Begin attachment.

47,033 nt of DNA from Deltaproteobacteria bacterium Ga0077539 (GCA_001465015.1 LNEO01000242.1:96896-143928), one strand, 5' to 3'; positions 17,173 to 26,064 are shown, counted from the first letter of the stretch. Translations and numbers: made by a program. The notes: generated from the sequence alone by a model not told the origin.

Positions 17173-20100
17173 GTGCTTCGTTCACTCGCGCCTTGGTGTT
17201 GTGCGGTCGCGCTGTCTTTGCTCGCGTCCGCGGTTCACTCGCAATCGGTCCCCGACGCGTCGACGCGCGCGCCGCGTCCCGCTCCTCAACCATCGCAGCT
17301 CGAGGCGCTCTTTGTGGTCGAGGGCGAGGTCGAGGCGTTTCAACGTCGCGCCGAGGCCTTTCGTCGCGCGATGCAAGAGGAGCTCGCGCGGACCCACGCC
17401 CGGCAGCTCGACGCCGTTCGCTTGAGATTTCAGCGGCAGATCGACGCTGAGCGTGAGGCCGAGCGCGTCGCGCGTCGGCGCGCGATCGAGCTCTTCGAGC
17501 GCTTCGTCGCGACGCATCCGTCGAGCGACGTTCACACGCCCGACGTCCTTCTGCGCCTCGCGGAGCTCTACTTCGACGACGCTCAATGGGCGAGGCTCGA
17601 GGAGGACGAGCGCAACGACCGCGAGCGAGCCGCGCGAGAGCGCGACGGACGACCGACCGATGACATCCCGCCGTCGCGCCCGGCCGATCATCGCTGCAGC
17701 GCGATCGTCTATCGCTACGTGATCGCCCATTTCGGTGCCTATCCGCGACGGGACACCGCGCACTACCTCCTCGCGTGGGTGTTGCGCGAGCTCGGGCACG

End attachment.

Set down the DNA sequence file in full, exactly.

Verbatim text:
47,033 nt of DNA from Deltaproteobacteria bacterium Ga0077539 (GCA_001465015.1 LNEO01000242.1:96896-143928), one strand, 5' to 3'; positions 17,173 to 26,064 are shown, counted from the first letter of the stretch. Translations and numbers: made by a program. The notes: generated from the sequence alone by a model not told the origin.

Positions 17173-20100
17173 GTGCTTCGTTCACTCGCGCCTTGGTGTT
17201 GTGCGGTCGCGCTGTCTTTGCTCGCGTCCGCGGTTCACTCGCAATCGGTCCCCGACGCGTCGACGCGCGCGCCGCGTCCCGCTCCTCAACCATCGCAGCT
17301 CGAGGCGCTCTTTGTGGTCGAGGGCGAGGTCGAGGCGTTTCAACGTCGCGCCGAGGCCTTTCGTCGCGCGATGCAAGAGGAGCTCGCGCGGACCCACGCC
17401 CGGCAGCTCGACGCCGTTCGCTTGAGATTTCAGCGGCAGATCGACGCTGAGCGTGAGGCCGAGCGCGTCGCGCGTCGGCGCGCGATCGAGCTCTTCGAGC
17501 GCTTCGTCGCGACGCATCCGTCGAGCGACGTTCACACGCCCGACGTCCTTCTGCGCCTCGCGGAGCTCTACTTCGACGACGCTCAATGGGCGAGGCTCGA
17601 GGAGGACGAGCGCAACGACCGCGAGCGAGCCGCGCGAGAGCGCGACGGACGACCGACCGATGACATCCCGCCGTCGCGCCCGGCCGATCATCGCTGCAGC
17701 GCGATCGTCTATCGCTACGTGATCGCCCATTTCGGTGCCTATCCGCGACGGGACACCGCGCACTACCTCCTCGCGTGGGTGTTGCGCGAGCTCGGGCACG